Couldn't get into this that much. It felt like too much self-reflexivity in the service of itself, rather than in the service of doing greater justiceCouldn't get into this that much. It felt like too much self-reflexivity in the service of itself, rather than in the service of doing greater justice to something outside of the author. This impression was NOT negated by her self-reflexive acknowledgement that this was a possibility, the entire topic of the essay on Saccharine/Sentimentality. She references Joan Didion in one of the "Pain Tours" essays, and her style reminded me of the little Didion I have read, which would be great recommendation for many. Portions of the first essay, on being a medical actor, and the essay on Morgellons, were almost medical anthropology (which I like). Wide ranging in location/topic as well as in references. The references don't always add to the reader's experience, though contemplating them might have added to hers. ...more
Really enjoyed this. Fast, fascinating, funny, and sad.
"Little Eustace Conway was a teenager. He was already a skilled woodsman and a fierce leader,Really enjoyed this. Fast, fascinating, funny, and sad.
"Little Eustace Conway was a teenager. He was already a skilled woodsman and a fierce leader, the one who had every kid in his neighborhood working on regulated shifts around the clock to tend to his extensive personal turtle collection." (196)
"So Eustace doesn't know what to do about Ashley. In the end, his decision will almost certainly be a showdown between the two things he craves most: absolute love and absolute control. It's a tough call. Historically, love has always been a pretty fierce contender, but some people in this world need more than love. Eustace has lived without love before; that's a familiar sensation for him. whereas he has never lived a moment of his adult life without control." (246). ...more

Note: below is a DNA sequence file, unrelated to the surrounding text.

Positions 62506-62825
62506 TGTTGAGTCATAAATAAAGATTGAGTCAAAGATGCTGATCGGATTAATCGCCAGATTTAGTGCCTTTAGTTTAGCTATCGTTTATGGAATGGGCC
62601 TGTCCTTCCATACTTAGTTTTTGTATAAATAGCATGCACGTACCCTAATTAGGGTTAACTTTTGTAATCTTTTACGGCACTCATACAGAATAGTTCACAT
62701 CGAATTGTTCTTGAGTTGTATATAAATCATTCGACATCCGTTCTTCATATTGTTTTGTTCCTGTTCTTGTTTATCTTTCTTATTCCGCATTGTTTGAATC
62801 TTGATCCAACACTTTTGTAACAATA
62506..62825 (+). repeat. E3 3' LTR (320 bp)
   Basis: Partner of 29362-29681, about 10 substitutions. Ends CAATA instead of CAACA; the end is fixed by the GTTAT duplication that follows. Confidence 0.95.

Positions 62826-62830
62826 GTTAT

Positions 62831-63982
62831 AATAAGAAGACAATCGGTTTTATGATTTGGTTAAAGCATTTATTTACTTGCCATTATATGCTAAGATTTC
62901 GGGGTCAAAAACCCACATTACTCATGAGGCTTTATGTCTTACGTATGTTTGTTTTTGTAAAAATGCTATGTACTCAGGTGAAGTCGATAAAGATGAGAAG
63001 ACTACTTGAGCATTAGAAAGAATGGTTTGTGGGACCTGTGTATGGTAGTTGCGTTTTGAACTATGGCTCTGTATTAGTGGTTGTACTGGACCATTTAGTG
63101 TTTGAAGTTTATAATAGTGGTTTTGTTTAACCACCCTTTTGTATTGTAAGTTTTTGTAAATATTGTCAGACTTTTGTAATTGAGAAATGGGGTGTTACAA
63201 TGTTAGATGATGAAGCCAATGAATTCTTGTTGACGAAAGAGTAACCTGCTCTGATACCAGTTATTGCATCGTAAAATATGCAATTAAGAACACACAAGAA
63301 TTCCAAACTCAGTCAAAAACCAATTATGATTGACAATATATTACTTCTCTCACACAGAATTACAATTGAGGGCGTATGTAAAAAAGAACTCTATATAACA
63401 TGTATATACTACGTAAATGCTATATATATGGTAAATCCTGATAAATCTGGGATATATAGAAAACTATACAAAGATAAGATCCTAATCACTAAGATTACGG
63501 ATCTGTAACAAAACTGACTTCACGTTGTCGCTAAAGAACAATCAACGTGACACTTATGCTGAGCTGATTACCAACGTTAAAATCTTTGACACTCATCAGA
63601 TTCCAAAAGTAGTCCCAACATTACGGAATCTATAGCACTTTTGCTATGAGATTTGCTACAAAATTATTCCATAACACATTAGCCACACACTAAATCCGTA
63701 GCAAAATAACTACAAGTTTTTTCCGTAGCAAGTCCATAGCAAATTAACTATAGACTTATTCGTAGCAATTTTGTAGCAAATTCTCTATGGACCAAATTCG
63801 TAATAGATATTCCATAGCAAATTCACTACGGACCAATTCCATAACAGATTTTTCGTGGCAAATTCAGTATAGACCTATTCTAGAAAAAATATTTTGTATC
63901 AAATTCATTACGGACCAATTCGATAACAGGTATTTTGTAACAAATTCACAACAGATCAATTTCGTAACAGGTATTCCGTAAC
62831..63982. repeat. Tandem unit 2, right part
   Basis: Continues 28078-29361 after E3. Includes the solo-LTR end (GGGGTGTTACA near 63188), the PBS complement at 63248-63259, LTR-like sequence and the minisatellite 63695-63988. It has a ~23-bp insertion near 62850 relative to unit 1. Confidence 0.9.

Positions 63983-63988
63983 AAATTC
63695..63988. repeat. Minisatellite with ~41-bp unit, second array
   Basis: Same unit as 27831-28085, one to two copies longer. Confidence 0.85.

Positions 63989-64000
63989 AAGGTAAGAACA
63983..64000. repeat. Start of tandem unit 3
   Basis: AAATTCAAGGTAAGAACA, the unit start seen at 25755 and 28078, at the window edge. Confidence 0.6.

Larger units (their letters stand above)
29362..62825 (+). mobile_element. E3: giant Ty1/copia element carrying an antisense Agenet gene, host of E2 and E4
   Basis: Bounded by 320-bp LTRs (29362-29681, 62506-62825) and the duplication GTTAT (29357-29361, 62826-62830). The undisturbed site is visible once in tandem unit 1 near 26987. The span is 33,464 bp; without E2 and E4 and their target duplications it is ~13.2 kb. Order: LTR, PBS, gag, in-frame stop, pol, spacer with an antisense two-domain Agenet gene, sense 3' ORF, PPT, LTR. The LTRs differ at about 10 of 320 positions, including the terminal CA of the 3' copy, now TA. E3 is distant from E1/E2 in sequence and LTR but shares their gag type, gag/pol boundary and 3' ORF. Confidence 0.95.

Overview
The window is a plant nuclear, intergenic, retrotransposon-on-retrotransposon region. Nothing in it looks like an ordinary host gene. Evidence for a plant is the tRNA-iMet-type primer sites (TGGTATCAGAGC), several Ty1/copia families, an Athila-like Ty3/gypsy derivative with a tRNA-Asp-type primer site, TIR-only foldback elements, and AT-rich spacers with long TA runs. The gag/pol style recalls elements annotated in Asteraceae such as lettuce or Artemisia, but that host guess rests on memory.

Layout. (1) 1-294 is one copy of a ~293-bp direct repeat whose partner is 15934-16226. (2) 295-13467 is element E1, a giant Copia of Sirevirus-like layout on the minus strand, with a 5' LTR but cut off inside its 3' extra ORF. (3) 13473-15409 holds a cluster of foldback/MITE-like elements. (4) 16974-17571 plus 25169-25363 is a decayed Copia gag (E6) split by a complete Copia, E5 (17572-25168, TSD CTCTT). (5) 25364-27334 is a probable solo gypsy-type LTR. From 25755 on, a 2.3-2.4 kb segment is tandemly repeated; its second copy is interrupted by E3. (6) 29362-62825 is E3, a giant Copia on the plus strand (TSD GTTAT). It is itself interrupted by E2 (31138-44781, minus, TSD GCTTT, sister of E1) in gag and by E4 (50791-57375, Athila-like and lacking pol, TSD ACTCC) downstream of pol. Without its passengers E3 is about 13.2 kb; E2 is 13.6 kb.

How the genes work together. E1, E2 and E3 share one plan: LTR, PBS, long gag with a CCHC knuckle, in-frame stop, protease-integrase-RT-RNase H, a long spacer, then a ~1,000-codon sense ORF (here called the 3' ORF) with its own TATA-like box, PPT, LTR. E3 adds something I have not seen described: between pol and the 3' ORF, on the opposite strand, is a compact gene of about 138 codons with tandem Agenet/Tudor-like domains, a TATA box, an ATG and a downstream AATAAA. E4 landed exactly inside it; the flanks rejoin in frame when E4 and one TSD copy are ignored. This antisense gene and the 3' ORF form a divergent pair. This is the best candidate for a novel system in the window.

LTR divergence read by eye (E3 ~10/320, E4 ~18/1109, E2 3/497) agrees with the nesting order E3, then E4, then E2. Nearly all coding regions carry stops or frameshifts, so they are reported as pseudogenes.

Read this because of fascinating NYT magazine excerpt on how Target tracks our buying habits. The rest of the book is not as compelling -- anecdotes sRead this because of fascinating NYT magazine excerpt on how Target tracks our buying habits. The rest of the book is not as compelling -- anecdotes sometimes don't support particular arguments he's attempting to illustrate (the Hey-Ya examples being the most egregious), and his section on how social movements occur is weak and unconvincing, and not really about habits, per se. Style and structure were often clunky, and the book seems a bit muddled as its ultimate purpose. I dunno, I guess I was expecting slightly more substantial psychology or social science and instead got more of a book solidly for businesses/manager types and people on the beginning of their self-help journeys. But I fall into the latter category, so why am I pooh pooh-ing this book so much? I dunno. Maybe I am just jealous of how $$$ money this dude's gonna make at corporate speaking gigs.
Anyway, lessons I'll take away -- *making your bed every morning and committing to regular exercise are two habits that can transform your entire goddamn life *Diagram about mouse brain activity spike post-reward eventually arriving prior to reward (the origin of cravings) *Changing habits requires identifying the cues and rewards that trigger and support the habit behavior, then trying out various substitutes for the behavior that might achieve the same reward *deliberate advance plans for responding to challenging situations can be extremely helpful (ex Scottish knee/hip replacement patients, Michael Phelps, Starbucks) *With more challenging habits like alcoholism or stuff related to football, true belief and submission to some higher purpose is necessary *in general, it's more effective to change others' habits if you make them believe they have some power or authority over their decision than if you coerce them with force *casinos are super evil
The first chapter, which presents five components to human well-being, is the best part of this book. The remainder, which are laden with Seligman's mThe first chapter, which presents five components to human well-being, is the best part of this book. The remainder, which are laden with Seligman's many meandering anecdotes about all the brilliant people he's worked with and the professional and financial success he has attained, are less helpful.
The five components, btw, are Positive emotions (happiness, pleasure, joy, etc), Engagement (participation in activities that create "flow" states), Relationships, Meaning, and Achievement. ...more